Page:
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 »  Abstract
 »  Introduction
 »  Material and Methods
 »  Results
 »  Discussion
 »  References

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ORIGINAL ARTICLE
Year : 2003  |  Volume : 51  |  Issue : 3  |  Page : 367-369

Re-evaluation of reading frame-shift hypothesis in Duchenne and Becker muscular dystrophy


Department of Medical Genetics, Sanjay Gandhi Postgraduate Institute of Medical Sciences, Raebareli Road, Lucknow - 226014

Correspondence Address:
Department of Medical Genetics, Sanjay Gandhi PGI, Raebareli Road, Lucknow - 226014
balraj@sgpgi.ac.in

  »  Abstract

The reading frame hypothesis has been proposed to explain the molecular basis of two allelic forms of muscular dystrophies, Duchenne/Becker muscular dystrophy (D/BMD). To evaluate the hypothesis in Indian D/BMD patients, we analyzed deletion of dystrophin exons in 147 DMD and 19 BMD patients. Our studies showed deviation of more than 30% from the reading frame hypothesis in DMD patients (47/147). The present results implicate a need to reevaluate the reading frame hypothesis.

How to cite this article:
Pandey G S, Kesari A, Mukherjee M, Mittal R, Mittal B. Re-evaluation of reading frame-shift hypothesis in Duchenne and Becker muscular dystrophy. Neurol India 2003;51:367-9


How to cite this URL:
Pandey G S, Kesari A, Mukherjee M, Mittal R, Mittal B. Re-evaluation of reading frame-shift hypothesis in Duchenne and Becker muscular dystrophy. Neurol India [serial online] 2003 [cited 2019 Aug 23];51:367-9. Available from: http://www.neurologyindia.com/text.asp?2003/51/3/367/1171


   »   Introduction Top


Duchenne and Becker muscular dystrophies are allelic forms of X-linked recessive genetic disorders with a prevalence of 1 in 3500 live male births.[1] Approximately two-third patients show intragenic deletions ranging from one to several exons of the gene.[2],[3] The reading frame hypothesis of dystrophin gene mutations proposed by Monaco[4] explains two different phenotypes resulting from mutations in the same gene. The mutations that change the translational reading frame of the gene are responsible for the severe form DMD whereas mutations that maintain the translational reading frame of the gene result in a milder form BMD of the disease. This hypothesis has been used extensively to explain the clinical phenotype in about 92 % of the D/BMD patients.[5]
The patterns of gene deletions, distribution and proportion in the patients have been found to vary in different ethnic groups.[3],[6] In the present study, we have investigated the correlation between the reading frame of the gene to the clinical severity in D/BMD patients from North India. The present investigation, an extension of the earlier studies,[7] was carried out in 166 patients with D/BMD phenotype.

   »   Material and Methods
 Top

Two hundred and eighty patients suspected to have D/BMD, enrolled in the Genetics and Neurology OPD of the Institute during the last 10 years, were selected for the study. The detailed clinical examination included information about the age of onset, family history, muscle strength, creatinine phosphokinase (CPK) levels8 and electromyography (EMG). The clinical phenotypes of these patients were classified as either DMD or BMD based on the clinical parameters such as severity of muscle weakness, age of onset of the disease, ambulation and the age at which patients became wheelchair-bound.9,10 Boys having an early age of onset and becoming wheelchair-bound at an early stage were grouped as DMD, while boys showing late onset of both phenotypes were grouped as BMD. DNA extraction, multiplex PCR and border-type analysis was done as described earlier. 7,11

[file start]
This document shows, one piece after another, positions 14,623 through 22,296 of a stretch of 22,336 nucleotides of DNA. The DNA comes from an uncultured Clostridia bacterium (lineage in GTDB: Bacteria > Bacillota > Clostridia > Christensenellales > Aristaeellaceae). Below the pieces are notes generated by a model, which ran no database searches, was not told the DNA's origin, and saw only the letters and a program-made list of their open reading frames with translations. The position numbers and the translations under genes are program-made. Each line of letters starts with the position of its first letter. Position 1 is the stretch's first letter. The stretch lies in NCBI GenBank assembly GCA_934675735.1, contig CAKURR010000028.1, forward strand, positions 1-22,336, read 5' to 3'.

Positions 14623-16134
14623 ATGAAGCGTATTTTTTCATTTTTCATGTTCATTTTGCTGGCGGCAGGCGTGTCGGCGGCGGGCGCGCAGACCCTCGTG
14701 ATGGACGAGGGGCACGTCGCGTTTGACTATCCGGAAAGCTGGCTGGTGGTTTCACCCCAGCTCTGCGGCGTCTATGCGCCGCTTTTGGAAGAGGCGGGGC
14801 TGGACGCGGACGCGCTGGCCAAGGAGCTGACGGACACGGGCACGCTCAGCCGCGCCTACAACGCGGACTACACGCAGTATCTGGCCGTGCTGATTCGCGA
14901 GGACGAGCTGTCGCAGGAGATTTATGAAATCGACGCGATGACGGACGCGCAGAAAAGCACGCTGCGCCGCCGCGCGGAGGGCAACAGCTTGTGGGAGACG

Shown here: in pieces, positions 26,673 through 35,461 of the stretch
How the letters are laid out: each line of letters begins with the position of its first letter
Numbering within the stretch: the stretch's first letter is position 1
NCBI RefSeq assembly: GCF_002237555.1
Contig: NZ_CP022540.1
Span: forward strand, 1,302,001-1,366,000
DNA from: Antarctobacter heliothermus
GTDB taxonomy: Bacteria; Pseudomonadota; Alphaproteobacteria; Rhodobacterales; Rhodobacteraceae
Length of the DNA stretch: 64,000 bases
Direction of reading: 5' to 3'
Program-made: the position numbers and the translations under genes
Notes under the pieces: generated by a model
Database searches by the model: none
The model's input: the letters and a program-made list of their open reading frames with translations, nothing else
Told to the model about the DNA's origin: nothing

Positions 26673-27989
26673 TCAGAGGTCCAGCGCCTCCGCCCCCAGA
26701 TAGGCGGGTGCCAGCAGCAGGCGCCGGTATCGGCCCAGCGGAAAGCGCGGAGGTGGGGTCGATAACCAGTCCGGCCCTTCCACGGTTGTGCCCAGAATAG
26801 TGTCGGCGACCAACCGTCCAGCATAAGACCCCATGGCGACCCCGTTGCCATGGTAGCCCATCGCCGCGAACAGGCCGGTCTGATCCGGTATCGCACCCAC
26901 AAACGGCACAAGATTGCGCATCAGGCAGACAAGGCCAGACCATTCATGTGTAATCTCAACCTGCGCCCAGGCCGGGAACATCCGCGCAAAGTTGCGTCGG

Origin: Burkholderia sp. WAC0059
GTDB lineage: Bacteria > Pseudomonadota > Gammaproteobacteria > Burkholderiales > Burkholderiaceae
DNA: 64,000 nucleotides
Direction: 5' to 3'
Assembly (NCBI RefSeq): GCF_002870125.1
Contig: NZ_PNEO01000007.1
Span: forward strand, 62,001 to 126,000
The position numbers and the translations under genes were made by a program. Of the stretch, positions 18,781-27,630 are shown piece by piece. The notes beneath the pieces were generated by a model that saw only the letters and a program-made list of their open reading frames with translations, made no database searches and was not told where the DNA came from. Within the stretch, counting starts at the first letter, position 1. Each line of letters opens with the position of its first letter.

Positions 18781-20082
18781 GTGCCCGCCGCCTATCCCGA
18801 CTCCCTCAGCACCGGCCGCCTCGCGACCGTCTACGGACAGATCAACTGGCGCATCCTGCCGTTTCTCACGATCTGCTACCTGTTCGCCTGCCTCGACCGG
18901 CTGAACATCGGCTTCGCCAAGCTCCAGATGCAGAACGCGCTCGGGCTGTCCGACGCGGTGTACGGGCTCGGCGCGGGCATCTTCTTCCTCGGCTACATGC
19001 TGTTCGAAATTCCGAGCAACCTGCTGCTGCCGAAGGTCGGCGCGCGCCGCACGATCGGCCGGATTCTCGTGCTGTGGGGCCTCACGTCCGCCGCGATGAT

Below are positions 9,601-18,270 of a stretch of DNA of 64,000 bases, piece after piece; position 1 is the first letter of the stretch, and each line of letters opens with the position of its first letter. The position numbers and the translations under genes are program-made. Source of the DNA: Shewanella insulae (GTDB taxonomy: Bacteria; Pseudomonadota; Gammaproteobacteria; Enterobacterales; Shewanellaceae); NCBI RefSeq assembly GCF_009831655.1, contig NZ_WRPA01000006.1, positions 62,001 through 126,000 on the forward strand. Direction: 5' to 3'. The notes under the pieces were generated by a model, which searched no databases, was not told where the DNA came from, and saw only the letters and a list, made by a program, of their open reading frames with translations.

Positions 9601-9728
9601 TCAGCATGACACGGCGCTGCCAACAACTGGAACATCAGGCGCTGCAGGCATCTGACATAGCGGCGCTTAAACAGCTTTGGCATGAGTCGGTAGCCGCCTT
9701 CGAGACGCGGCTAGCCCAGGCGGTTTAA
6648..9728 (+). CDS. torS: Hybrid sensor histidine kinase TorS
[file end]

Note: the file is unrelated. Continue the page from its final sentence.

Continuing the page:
»   Results Top


Dystrophin gene deletions were observed in 196 of the 280 D/BMD. However, definite border-type analysis could be performed only in 166 patients, 147 had DMD and 19 had BMD [Table - 1]. In the remaining 30 patients, border typing was not performed because the exact extent of gene deletions could not be determined. Deletions with similar borders at 5' and 3' ends, e.g., 1/1, 2/2, 3/3 were referred to as inframe deletions and those with dissimilar borders, e.g., 1/2, 2/1, 1/3, 3/1, 2/3, 3/2 were classified as frame-shift deletions.[11] The majority of BMD patients had an uniform pattern of gene deletions starting from exon 45 but the 3' extent varied from exon 46 to 52 [Figure - 1]. All these BMD patients had inframe deletions except 2 who had out-of-frame deletions. Only 100 out of 147 DMD patients showed out-of-frame deletions but the remaining 47 maintained the reading frame of the dystrophin gene. The deletion of exons 45-46, 45-47, 45-48, 45-51, 45-53, 48-50 did not disrupt the frame but caused both BMD and DMD. Similarly, the deletion of exons 28, 44-45, 44-53, 47, 47-50, 47-51, 47-48 and 48-51 also gave DMD-like phenotype in spite of having inframe deletion.

   »   Discussion Top


Deviation from the reading frame hypothesis accounts for 10-30% of the D/BMD patients. Earlier it was believed that the majority of the deviations took place in patients harboring intragenic deletions in the proximal hotspot region of the dystrophin gene. This region codes for the actin-binding domain of dystrophin, which is critical for its functioning as an actin-binding cytoskeleton protein.[12],[13],[14],[15] However, in our case the deletion frequency in the proximal region accounts for around 15% of the patient population. Instead, the majority of deletions (80%) took place in the central hotspot region of the dystrophin gene, which codes for the rod domain consisting of spectrin-like repeat sequences. They have a structural role in the protein. Disease severity due to the deletion of the proximal rod portion may be very mild or even asymptomatic because very few deletions have been observed in the proximal region.[16] The large dystrophin gene also contains several downstream promoters, which along with alternate splicing can result in varied isoforms.[17] Splicing mutations in the dystrophin gene can result from small changes in the exon-intron boundary sequences. An intraexonal small mutation also induces exon skipping due to the disruption of exon recognition sequences that are necessary for the splicing of the upstream intron.[18] In our studies, we came across exceptional cases where patients showed DMD-like phenotype in spite of maintaining the reading frame. This may be due to exon skipping or deletion at the exon-intron boundaries. There may be a possibility of point mutation in addition to gross deletions that cannot be picked up by multiplex PCR.